Americans are notoriously bad at taking time off. Could the advent of the “workcation” — a trip away some of which is spent working — help change that? US travel companies are hopeful it may.

This will be the first year for three years when the upcoming Memorial Day holiday will kick off America’s so-called “driving season” without the deterrent of a pandemic.

Before coronavirus broke out, workers in the US took an average of 17.4 vacation days, according to the US Travel Association. The US is the only OECD country that has no paid vacation mandated by national government. The EU, on the other hand, requires at least 20 vacation days for all employees. Workers in the UK are guaranteed 28 days.

Moreover, nearly half of US workers who have paid time off report not using all of it, according to the Pew Research Center.

Workcations are a compromise popularised by the rise of hybrid work. Employers allow employees to stay away from offices for longer than allotted vacation days would allow.

The downside is that workplace worries invade at least one part of a worker’s trip away. They must also show they are cutting no corners to maximise leisure time.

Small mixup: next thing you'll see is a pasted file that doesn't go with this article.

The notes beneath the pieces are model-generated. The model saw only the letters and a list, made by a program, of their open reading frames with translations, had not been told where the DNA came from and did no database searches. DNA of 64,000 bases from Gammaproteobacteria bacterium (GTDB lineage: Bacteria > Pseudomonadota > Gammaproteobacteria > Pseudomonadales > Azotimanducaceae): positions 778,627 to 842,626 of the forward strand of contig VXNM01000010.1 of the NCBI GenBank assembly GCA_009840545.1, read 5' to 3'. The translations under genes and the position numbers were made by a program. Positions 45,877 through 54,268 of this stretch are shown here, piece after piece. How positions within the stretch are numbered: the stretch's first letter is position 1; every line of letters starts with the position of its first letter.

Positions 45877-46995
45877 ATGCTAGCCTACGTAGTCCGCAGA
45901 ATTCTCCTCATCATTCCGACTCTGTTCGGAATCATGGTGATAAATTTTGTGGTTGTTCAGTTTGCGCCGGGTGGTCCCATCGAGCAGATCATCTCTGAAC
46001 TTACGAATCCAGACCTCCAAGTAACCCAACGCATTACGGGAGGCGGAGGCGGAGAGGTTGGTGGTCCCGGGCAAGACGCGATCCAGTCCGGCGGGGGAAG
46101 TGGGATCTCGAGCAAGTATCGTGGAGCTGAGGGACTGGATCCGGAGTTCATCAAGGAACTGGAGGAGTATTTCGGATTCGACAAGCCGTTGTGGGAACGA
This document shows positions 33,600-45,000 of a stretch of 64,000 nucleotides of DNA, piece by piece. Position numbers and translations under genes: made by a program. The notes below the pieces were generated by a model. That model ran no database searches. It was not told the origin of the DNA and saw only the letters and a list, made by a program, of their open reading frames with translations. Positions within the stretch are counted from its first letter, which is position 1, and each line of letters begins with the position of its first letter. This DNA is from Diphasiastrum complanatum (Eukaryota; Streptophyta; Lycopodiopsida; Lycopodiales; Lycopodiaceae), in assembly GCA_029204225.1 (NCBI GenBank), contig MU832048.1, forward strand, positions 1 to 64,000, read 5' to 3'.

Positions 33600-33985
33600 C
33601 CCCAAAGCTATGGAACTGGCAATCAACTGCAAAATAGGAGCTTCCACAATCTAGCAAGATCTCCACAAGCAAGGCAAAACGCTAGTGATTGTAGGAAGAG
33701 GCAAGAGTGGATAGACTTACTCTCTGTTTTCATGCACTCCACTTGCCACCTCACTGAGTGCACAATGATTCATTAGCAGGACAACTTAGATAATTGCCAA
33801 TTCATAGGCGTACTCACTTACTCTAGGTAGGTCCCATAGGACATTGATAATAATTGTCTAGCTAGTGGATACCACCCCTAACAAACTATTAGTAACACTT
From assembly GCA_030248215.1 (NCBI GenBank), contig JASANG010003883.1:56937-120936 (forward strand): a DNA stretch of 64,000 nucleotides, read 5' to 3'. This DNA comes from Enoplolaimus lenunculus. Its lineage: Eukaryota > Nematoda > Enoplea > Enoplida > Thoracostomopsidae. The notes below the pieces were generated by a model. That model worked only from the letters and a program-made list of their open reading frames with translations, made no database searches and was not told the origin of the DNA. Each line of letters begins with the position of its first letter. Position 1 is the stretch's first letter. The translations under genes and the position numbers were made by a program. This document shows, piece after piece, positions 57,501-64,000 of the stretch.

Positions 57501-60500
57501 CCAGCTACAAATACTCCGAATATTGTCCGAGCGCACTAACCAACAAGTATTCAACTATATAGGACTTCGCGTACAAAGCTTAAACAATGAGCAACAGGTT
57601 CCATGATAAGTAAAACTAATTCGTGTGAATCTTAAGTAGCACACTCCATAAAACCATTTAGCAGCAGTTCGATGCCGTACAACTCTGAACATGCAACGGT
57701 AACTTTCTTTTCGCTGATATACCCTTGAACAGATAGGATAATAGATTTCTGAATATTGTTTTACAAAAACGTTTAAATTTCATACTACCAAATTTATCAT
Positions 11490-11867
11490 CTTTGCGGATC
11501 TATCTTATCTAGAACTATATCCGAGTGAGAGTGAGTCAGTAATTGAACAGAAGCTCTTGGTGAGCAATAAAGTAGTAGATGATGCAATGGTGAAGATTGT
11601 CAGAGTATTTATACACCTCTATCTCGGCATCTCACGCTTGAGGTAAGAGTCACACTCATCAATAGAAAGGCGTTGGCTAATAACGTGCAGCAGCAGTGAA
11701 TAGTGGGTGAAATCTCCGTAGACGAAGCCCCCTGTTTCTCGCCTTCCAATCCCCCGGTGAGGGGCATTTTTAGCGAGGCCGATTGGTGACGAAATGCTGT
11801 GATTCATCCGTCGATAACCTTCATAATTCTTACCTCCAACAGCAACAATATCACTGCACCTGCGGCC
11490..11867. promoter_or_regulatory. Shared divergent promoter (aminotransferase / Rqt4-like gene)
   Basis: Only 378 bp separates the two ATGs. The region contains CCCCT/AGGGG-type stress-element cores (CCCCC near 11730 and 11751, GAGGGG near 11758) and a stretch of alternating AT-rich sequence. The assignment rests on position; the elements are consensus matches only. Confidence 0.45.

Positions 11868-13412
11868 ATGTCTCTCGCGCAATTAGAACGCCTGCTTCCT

About one in four travellers reported their intention to work while on their longest trip of the holiday season, according to findings from a Deloitte survey.

Workcations will be good news for leisure stocks if uptake is high enough. In the US, occupancy rates are nearing pre-pandemic levels, according to the American Hotel and Lodging Association. It predicts 63.8 per cent of the country’s hotel rooms will be occupied this year, up from 43.9 per cent in 2020 and close to 65.9 per cent in 2019.

Shares in big hotel groups such as Hilton Hotels, Marriott International, InterContinental and the Hyatt have gained between 15 to 28 per cent so far this year. Those for Airbnb, the home rental platform, are up 25 per cent despite a sharp sell-off this month after it warned that the pace of growth would slow in the second quarter. Valuations, however, remain below pre-pandemic levels.

Business travel may never return to pre-pandemic levels. Workcations should help soak up some spare capacity in the travel industry. If they persist, it would be another sign flexible working is here to stay. That requires trust on both sides — if staff produce slipshod work in their hurry to go sightseeing, all bets will be off.

The Lex team is interested in hearing more from readers. Please tell us whether you think employers should agree to workcations in the comments section below

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